Opened 4 years ago

Closed 3 years ago

Last modified 3 years ago

#11400 closed defect (fixed)

Status lists itself as "dead" inaccurately

Reported by: saint Owned by: dcf
Priority: Medium Milestone:
Component: Archived/Flashproxy Version:
Severity: Keywords:
Cc: griffin@… Actual Points:
Parent ID: Points:
Reviewer: Sponsor:

Description

So right now, rapid network changes will trigger a false [dead] signal and seemingly remain that way. However, it is not actually dead or disabled in any way, just idle. It will still become [active], and afterwards it returns to a typical [idle] state.

This happens in a no-internet environment and when behind a captive portal. (Which, given that I am frequently behind captive portals, this likely happens more than with most users).

Proposed fixes:

  • Change [dead] to [waiting], since it seems to be waiting for a real connection
  • Ensure that flash proxies with dead/waiting status occasionally re-check connection

(this is Cupcake issue #9)

Child Tickets

Attachments (2)

0001-Make-die-really-die.patch (1.4 KB) - added by dcf 4 years ago.
0002-Don-t-die-on-network-errors-rather-try-again.patch (1.6 KB) - added by dcf 4 years ago.

Download all attachments as: .zip

Change History (8)

comment:1 Changed 4 years ago by saint

Cc: griffin@… added

Changed 4 years ago by dcf

comment:2 Changed 4 years ago by dcf

Status: newneeds_review

Here's a summary of my thinking:

  1. The code transitions to "dead" in all the places it was meant to.
  2. However, "dead" doesn't work the way it was meant to: it was supposed to turn off all future network activity, just like "disabled" does.
  3. However however, it appears that this behavior is not what Cupcake wants--it wants to continue polling after a network error.

The "dead" state was meant as a failsafe in order to prevent runaway behavior caused by potential bugs--for example a proxy repeatedly polling a facilitator that is down for some reason. This attachment makes "dead" work the way it was meant to. It only has an effect for the places where this.die is called after a network error--during argument parsing the badge can die, but it also hasn't scheduled a timer callback yet.

However, it sounds like Cupcake doesn't want the proxy to die at the first network error. Therefore this second patch removes the calls to this.die after network errors. The effect is that the proxy will soldier on after a network error (as it has always been doing, through unintentionally)--the only difference is that the badge will no longer change color.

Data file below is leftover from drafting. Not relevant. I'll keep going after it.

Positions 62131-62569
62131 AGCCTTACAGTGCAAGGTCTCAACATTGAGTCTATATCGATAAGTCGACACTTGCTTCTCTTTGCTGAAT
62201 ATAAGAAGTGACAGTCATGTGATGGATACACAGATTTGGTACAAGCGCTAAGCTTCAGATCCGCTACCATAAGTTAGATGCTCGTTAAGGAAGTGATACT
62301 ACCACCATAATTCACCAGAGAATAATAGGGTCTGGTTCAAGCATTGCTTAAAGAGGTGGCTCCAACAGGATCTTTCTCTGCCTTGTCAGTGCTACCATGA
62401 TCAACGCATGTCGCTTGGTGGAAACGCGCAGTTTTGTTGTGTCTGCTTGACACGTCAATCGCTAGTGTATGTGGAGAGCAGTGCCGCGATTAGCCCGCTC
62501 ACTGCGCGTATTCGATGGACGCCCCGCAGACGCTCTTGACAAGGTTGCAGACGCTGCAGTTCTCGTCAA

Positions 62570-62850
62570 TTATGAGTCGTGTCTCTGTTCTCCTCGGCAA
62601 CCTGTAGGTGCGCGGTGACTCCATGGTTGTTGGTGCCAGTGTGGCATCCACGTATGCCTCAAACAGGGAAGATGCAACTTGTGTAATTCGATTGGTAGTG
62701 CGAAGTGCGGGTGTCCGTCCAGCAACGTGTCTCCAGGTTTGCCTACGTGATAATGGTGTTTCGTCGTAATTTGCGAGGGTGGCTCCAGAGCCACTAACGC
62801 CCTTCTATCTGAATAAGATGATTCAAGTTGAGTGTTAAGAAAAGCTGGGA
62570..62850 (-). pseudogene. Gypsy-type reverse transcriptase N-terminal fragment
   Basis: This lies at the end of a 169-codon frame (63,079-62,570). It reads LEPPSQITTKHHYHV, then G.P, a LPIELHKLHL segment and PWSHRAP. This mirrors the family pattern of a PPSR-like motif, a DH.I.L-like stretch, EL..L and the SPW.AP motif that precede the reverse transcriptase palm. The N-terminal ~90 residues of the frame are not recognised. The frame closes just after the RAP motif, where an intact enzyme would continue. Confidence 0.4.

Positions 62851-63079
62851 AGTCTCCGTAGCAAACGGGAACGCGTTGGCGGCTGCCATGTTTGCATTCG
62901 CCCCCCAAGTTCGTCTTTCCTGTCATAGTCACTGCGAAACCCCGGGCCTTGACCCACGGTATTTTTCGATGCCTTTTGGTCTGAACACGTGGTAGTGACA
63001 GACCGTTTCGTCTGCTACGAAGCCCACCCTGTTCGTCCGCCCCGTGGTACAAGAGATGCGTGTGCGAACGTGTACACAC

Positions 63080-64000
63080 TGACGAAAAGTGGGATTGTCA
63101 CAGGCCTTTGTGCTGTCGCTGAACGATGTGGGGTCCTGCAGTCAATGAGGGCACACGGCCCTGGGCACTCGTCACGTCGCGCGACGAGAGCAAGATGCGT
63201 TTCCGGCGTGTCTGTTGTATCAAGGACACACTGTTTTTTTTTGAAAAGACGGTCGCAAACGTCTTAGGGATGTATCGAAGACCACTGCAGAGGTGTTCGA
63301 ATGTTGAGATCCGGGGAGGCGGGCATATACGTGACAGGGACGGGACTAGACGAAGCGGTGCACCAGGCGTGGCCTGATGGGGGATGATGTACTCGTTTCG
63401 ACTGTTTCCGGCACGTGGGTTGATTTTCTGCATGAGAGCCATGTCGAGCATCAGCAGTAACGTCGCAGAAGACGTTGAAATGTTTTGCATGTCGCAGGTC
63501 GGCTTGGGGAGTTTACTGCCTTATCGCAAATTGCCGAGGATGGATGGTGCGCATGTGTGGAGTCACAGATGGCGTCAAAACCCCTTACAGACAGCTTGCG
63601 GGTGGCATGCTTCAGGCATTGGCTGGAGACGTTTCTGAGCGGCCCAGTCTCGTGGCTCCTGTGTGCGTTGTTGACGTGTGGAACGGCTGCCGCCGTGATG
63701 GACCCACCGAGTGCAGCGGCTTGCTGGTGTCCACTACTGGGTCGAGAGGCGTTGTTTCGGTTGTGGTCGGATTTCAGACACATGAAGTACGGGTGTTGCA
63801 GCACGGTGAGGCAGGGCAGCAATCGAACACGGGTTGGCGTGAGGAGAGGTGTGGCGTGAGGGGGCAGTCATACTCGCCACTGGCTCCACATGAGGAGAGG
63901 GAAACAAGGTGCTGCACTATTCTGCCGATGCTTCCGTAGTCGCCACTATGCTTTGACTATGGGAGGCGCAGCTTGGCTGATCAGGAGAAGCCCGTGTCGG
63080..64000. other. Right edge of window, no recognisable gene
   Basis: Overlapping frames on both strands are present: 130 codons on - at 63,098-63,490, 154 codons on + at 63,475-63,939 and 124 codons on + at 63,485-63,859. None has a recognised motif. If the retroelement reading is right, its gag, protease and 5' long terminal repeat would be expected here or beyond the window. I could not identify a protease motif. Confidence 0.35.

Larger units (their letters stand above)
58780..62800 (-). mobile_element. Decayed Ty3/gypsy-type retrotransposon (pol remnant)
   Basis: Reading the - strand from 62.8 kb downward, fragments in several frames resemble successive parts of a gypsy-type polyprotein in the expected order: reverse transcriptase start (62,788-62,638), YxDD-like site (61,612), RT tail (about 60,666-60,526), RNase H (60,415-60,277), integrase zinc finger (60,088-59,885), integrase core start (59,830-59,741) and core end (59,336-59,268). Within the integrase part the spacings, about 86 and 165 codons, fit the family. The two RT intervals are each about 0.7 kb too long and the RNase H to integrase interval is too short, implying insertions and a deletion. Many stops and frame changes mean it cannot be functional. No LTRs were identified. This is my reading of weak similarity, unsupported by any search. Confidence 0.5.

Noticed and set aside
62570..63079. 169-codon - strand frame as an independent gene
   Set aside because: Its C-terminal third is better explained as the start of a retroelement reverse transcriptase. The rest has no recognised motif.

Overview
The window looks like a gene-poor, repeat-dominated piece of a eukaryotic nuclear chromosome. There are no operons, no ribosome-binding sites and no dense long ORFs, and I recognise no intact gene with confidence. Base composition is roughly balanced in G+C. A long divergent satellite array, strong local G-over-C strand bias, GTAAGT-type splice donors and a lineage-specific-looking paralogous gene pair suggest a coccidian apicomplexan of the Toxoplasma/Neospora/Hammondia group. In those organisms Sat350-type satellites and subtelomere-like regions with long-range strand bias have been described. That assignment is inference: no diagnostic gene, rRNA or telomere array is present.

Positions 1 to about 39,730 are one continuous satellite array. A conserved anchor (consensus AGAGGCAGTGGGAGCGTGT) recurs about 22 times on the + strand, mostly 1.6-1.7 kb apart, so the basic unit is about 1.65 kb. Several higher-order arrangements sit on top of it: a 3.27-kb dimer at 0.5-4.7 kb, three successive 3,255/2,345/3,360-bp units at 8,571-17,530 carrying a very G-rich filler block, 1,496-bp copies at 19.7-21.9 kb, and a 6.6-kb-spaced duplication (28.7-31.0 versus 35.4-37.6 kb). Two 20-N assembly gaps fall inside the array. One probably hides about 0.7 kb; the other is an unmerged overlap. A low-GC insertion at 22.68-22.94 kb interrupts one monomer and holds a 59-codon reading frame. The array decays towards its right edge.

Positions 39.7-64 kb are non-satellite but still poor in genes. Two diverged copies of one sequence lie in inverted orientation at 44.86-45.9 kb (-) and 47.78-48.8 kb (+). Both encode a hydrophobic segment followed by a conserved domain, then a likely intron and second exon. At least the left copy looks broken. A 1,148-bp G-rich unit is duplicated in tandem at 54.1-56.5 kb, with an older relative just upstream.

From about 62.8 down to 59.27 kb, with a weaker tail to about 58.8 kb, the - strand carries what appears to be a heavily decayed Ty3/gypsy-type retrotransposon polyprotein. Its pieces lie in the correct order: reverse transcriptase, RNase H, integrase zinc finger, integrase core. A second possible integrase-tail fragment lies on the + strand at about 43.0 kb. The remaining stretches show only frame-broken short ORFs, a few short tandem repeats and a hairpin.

How do these patches work for you? An alternative to the second patch is to increment a counter or something, and then actually die (up until the next daily refresh) after a threshold is passed.

comment:3 in reply to:  2 ; Changed 3 years ago by saint

Replying to dcf:

Here's a summary of my thinking:

  1. The code transitions to "dead" in all the places it was meant to.
  2. However, "dead" doesn't work the way it was meant to: it was supposed to turn off all future network activity, just like "disabled" does.
  3. However however, it appears that this behavior is not what Cupcake wants--it wants to continue polling after a network error.

How do these patches work for you? An alternative to the second patch is to increment a counter or something, and then actually die (up until the next daily refresh) after a threshold is passed.

I agree with your line of thinking - dying works well on a standard page because refreshing the page automatically restarts flashproxy.js. In Cupcake's Chrome extension, things get trickier because it's running in the background until browser restart (Linux) or *system* restart (Win/OSX). Patch 2 has tested as fine, so is being merged. This 'bug' usually appears when someone is behind a captive portal, so it letting it attempt to poll the facilitator again seems like it would be fine. And as you point out, this is Cupcake's default behavior currently, just with an error status.

I may add a counter in addition to Patch 2 just to keep the original failsafe behavior intact. Thank you for the patch =)

Last edited 3 years ago by saint (previous) (diff)

comment:4 Changed 3 years ago by saint

Resolution: fixed
Status: needs_reviewclosed

comment:5 in reply to:  3 ; Changed 3 years ago by dcf

Replying to saint:

Replying to dcf:

Here's a summary of my thinking:

  1. The code transitions to "dead" in all the places it was meant to.
  2. However, "dead" doesn't work the way it was meant to: it was supposed to turn off all future network activity, just like "disabled" does.
  3. However however, it appears that this behavior is not what Cupcake wants--it wants to continue polling after a network error.

How do these patches work for you? An alternative to the second patch is to increment a counter or something, and then actually die (up until the next daily refresh) after a threshold is passed.

I agree with your line of thinking - dying works well on a standard page because refreshing the page automatically restarts flashproxy.js. In Cupcake's Chrome extension, things get trickier because it's running in the background until browser restart (Linux) or *system* restart (Win/OSX). Patch 2 has tested as fine, so is being merged. This 'bug' usually appears when someone is behind a captive portal, so it letting it attempt to poll the facilitator again seems like it would be fine. And as you point out, this is Cupcake's default behavior currently, just with an error status.

I may add a counter in addition to Patch 2 just to keep the original failsafe behavior intact. Thank you for the patch =)

Actually I meant to apply these patches to the main flashproxy.git. Does that work for you?

comment:6 in reply to:  5 Changed 3 years ago by dcf

Replying to dcf:

Actually I meant to apply these patches to the main flashproxy.git. Does that work for you?

It's pushed and live now. 72bd5dbb 39e61b9d.

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